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Dallas, Fort Worth police chiefs support bill that would allow legal permanent residents to serve as police officers

Said Rep. Victoria Neave Criado: "Legal permanent residents can serve in the U.S. military... They should also have the right to protect and serve."

DALLAS — The Dallas and Fort Worth police chiefs pledged their support Friday to a proposal working its way through Austin that could increase the number of officers in their departments. 

For it to happen, Texas just has to approve allowing legal permanent residents to apply to become police officers, too.

Multiple other states have already passed measures similar to the one that State Representative Victoria Neave Criado filed HB 1076 late last year as an attempt to address the staffing levels that police chiefs have already reported are critically low.

At a news conference at Dallas Police headquarters on Friday morning, Noe Barrera presented himself as an example. Born in Mexico but raised in Fort Worth, he is a student at TCU who is studying criminology and criminal justice. He is a legal permanent resident on the sometimes-long path to becoming a U.S. citizen. His life-long goal? To join the Fort Worth Police Department. He says he's met every requirement, except one -- his citizenship status.

"Literally when I found that out, my life came to a stop because my whole life I knew I wanted to be an officer," Barrera said.

Eleven states, including Oklahoma and Louisiana, currently allow lawful permanent residents -- people who are in the process of getting their US citizenship -- to become peace officers. 

Texas is not one of them.

"There is a labor shortage all across this state," State Rep. Victoria Neave Criado said. "Law enforcement is facing a shortage as well. Legal permanent residents can serve in the United States military and protect and serve and die for our country. They should also have the right to protect and serve our neighborhoods."

Dallas Police Chief Eddie Garcia and For Worth Police Chief Neil Noakes are both on board with the bill.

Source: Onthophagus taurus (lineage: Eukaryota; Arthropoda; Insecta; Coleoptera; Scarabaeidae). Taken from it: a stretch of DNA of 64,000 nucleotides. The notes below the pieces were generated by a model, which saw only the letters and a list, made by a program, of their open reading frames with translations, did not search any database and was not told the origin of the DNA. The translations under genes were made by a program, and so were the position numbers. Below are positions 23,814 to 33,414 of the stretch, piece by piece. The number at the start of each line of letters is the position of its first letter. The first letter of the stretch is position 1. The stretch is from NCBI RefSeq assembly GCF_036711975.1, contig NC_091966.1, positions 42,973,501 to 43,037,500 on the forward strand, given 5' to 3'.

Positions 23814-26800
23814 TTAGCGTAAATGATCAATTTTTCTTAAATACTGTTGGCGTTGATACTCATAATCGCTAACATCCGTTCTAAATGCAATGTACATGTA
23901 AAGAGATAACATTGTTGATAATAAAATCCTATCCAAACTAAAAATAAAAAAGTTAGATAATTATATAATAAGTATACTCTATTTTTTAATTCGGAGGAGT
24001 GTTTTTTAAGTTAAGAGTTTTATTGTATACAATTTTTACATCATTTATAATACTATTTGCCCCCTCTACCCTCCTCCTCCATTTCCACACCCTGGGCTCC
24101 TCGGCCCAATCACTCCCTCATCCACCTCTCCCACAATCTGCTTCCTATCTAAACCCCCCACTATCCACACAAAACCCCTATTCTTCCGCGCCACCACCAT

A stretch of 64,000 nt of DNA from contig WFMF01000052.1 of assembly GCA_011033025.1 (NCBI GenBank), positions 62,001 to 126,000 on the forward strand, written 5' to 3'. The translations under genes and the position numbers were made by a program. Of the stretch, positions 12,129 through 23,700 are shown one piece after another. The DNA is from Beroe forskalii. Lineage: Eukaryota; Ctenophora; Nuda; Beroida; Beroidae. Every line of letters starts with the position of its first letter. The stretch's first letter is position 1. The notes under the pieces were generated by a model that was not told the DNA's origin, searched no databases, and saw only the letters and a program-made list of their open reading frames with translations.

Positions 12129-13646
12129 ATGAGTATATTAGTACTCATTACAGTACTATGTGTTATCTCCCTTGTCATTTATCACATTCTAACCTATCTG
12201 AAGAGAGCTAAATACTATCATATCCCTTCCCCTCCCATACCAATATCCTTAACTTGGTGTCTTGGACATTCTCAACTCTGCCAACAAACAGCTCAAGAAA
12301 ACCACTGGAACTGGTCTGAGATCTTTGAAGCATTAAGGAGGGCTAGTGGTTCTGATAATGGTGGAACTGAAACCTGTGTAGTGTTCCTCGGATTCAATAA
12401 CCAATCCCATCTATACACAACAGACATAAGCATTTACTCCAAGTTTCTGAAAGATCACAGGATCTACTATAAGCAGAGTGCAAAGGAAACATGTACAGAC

"House Bill 1076 would greatly assist law enforcement agencies," Garcia said Friday.

He says that DPD is turning away as many as 50 to 100 otherwise qualified applicants a month because of their immigration status.

"They have cultural and linguistic and experiential backgrounds that can help build bridges and increase trust between police and community at a time that we need it the most," Garcia said. 

Noakes, like Neave Criado, wonders why police forces aren't able to hire these permanent legal residents when the military can.

"These are people who are allowed the privilege to serve the country in which they legally reside, in the United States military, which is the greatest fighting force in the world," Noakes said. "I believe it's only fitting that they are also able to serve the communities in which they legally reside to have the privilege to serve in the greatest profession: police officers."

Of the strict requirements to become a peace officer, Noakes said "there is no lowering of quality,"

He added: "What we are asking is to increase the quantity of quality applicants who can apply to become members of our department."

State Rep. Victoria Neave Criado says HB 1076 has passed out of committee and could be headed for a vote in the Texas House of Representatives next.

For folks like Barrera, that's an important step in the right direction.

"We just want to serve and protect our community," Barrera said. "We don't want any standards being lowered, any of that."

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